10. The Storm King, Brendan Duffy, thriller, sent by publisher
11. The New Boy, Tracy Chevalier, literary fiction, sent by publisher
12. Crimson Lake, Candice Fox, thriller, sent by publisher
13. The Darkling Bride, Laura Andersen, historical fiction, sent by publisher
Here's what I'm reading:
1. Career Of Evil, Robert Galbraith, audio
2. Strangler, Cory Mitchell, Kindle
3. You, Caroline Kepnes, paper
4. The Jury Returns, Louis Nizer, hardback
5. Possession, A.S.Byatt, hardback
6. The Woman In The Window, A.J. Finn, Kindle Fire
7. A Book Of American Martyrs, Joyce Carol Oates, Kindle Fire
8. Astonish Me, Maggie Shipstead, Kindle
9. The Abomination, Jonathan Holt, Kindle Fire
10. The Half-Drowned King, Linnea Hartsuyler, hardback
11, The Portable Nineteenth-Century African American Women Writers, various, paperback
Sunday, February 18, 2018
In Ankh-Morpork, the city thrives on rumors. Of course, no one really knows what's going on, but that's okay. But William de Worde doesn't think so. He has renounced his wealthy family and must scratch out his own living. He does so by sending letters to various men of influence telling them what is going on.
William's life changes when he meets Gunilla Goodmountain and his fellow dwarfs. They have come to Ankh-Morpork to make their living and have brought their printing press with them. William is entranced with the rapidity that news can be distributed and before you know it, he has created the first newspaper, the Ankh-Morpork Times. He hires Sacharissa Cripslock, a beautiful girl who is determined to make her way as a writer and who seems perfect for the business. He also hires Otto as the photographer. Otto is a vampire and every time he takes a flash picture, he crumbles into ashes and must be reconstituted. Together, the group soon has a thriving business.
But all is not well. Another newspaper, The Inquirer, starts up and it has a different business plan. It's so hard to figure out what is going on so they just make up stories. Not the truth but very popular with the readers. One of their stories is about the top administrator, Lord Vetinari. He has disappeared and the rumor is that he stole money before his disappearance. William is sure Lord Vetinari is innocent and in fact, in danger, but few believe him. The appearance of two of the most murderous villains, Mr. Pin and Mr. Tulip, tends to back up William, but can he survive long enough to bring the truth to his readers?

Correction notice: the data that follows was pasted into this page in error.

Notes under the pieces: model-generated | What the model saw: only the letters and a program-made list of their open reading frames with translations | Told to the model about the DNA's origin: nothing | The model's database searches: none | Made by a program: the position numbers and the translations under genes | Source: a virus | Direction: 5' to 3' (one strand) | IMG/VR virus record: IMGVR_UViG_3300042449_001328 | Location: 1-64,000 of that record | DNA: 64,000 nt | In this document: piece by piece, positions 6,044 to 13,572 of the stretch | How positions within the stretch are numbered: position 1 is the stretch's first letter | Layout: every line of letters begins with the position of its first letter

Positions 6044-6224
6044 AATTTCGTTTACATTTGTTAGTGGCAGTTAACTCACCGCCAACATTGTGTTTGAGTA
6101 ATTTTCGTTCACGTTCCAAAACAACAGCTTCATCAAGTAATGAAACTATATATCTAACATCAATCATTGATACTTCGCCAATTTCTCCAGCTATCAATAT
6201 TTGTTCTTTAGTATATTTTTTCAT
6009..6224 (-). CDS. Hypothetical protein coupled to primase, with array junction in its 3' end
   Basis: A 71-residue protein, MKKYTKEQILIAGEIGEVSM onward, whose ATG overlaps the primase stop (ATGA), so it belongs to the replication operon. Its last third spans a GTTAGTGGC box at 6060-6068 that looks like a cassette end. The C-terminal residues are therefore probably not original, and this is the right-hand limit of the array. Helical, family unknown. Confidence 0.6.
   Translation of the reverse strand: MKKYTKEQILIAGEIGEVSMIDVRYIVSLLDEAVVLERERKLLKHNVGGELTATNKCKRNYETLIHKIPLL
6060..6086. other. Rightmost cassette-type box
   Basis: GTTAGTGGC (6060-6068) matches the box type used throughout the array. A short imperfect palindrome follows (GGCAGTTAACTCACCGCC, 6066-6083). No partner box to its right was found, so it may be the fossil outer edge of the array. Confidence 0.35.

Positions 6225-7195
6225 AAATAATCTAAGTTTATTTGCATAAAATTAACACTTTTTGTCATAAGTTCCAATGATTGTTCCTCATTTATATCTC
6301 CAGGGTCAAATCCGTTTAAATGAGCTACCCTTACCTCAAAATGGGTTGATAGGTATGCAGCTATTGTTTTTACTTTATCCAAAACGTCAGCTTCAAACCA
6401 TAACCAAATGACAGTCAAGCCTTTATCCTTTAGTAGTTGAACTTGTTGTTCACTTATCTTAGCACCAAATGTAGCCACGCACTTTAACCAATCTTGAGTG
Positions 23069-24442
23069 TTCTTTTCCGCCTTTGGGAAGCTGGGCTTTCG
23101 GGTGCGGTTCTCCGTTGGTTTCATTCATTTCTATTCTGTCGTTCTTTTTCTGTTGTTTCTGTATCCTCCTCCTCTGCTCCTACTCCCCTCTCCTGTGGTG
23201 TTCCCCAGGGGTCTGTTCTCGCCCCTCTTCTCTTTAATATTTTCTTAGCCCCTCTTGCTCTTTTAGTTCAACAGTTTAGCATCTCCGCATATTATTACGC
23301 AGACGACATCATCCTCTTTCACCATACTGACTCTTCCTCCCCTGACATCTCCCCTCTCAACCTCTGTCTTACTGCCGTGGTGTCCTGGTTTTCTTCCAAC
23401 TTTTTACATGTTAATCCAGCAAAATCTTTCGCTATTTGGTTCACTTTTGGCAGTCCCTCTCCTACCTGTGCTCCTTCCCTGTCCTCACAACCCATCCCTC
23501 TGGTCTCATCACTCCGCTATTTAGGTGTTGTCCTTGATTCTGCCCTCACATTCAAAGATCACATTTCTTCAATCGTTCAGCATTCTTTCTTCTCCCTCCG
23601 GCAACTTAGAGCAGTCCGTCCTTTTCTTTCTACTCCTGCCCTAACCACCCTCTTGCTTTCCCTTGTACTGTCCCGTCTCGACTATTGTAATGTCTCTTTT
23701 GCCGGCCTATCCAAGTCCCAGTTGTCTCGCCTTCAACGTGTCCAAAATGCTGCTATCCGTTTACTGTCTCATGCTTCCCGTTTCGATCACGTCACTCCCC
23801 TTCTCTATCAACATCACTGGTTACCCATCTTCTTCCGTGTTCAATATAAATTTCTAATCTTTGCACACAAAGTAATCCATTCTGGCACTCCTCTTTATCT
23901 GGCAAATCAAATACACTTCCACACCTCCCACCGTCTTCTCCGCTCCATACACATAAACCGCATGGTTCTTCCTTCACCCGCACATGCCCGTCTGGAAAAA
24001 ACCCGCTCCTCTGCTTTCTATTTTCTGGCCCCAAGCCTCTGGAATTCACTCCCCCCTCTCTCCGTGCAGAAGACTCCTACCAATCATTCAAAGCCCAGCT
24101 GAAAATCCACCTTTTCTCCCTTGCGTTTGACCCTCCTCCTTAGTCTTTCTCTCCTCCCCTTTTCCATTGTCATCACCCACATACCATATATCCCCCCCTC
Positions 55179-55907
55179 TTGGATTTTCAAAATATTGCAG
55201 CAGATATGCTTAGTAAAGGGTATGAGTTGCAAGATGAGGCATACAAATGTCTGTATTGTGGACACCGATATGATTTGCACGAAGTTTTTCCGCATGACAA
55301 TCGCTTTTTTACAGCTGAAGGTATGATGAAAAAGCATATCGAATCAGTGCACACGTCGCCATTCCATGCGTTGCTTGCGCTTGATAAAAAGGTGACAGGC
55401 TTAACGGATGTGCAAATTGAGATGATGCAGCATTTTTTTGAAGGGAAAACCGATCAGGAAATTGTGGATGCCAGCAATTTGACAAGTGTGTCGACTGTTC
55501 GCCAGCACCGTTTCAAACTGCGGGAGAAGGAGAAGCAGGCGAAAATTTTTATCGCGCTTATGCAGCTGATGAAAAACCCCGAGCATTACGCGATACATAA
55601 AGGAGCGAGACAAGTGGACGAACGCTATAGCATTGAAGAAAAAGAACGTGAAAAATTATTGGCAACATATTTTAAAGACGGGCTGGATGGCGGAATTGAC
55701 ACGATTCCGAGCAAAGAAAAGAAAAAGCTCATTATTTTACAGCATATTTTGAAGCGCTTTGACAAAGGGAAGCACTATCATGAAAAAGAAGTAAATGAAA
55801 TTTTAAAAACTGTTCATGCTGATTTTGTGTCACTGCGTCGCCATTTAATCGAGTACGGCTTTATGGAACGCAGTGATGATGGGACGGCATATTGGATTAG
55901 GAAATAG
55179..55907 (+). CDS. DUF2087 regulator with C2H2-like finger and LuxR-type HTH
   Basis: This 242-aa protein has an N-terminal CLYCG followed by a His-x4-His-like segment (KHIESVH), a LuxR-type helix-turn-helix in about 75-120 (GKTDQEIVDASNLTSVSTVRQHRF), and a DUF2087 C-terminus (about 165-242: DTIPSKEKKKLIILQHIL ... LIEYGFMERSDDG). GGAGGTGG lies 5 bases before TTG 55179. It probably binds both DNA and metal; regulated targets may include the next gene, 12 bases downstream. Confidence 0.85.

This is the twenty-fifth novel in Terry Pratchett's enormously successful series, Discworld. It was published in 2009, but is prescient of the 'truth' or 'false news' controversies swirling around in today's world. The humor is sly and omnipresent. Fans of Pratchett's world will rejoice in this title, and those, like me, for whom this is an introduction, will wonder what took them so long to discover Pratchett's genius. This book is recommended for fantasy fans.
Friday, February 16, 2018
In this new epic fantasy, a disaster has come upon the lands. Bone Giants have invaded and are determined to take whatever they want. They can throw up a city in mere weeks, and their response when meeting with anyone from any of the surrounding countries is to kill everything they encounter. In this world, every country is the site of a Keening, an extraordinary talent that is given to some of its inhabitants. There are five known kennings. In a country near the sea, the keening is to control water; another country controls rock and earth while another controls all plant life. There is talk of seven kennings but only five have been discovered and used. All the other countries band together to fight the invasion and the death and destruction the giants bring.
Dervan is an academic. He grew up with the ruler of his country and many of the refugees from the giant's invasion have ended up in his country. The ruler asks Dervan to do two things. First, he must learn how to speak with a giant that has been captured and imprisoned in order to see what he can determine about their plans. Then he is to work with and report on a bard who has come to town.
Fintan is the bard. He is a shape shifter and uses his talent to take on the character and forms of those he tells tales about. He gathers an ever-growing crowd each day to tell them about what is happening; how the giants have come, what they have already done and plan to do and what the various countries plan to counter them. He talks of heroes and disasters, of tragedy and courage and disaster and hope. The crowds grow every day to hear him and the rulers want to have someone there to be sure what Fintan is saying, as there is also suspicion that he is a spy. Can the other countries pull together to defeat the greatest enemy any have encountered? There is a rumor that the Sixth Keening has been discovered and perhaps it will provide the answer.
This is the first novel of a planned trilogy by one of the masters of fantasy. Hearne's Iron Druid series is a masterpiece in the fantasy genre and this new series promises to be another one. The world building is epic and his ability to juggle myriad characters while advancing the story is amazing. The structure of having the bard tell the story in daily implements allows Herne to introduce all the characters in detail while filling in the story of how the giants are to be defeated. This book is recommended for fantasy readers.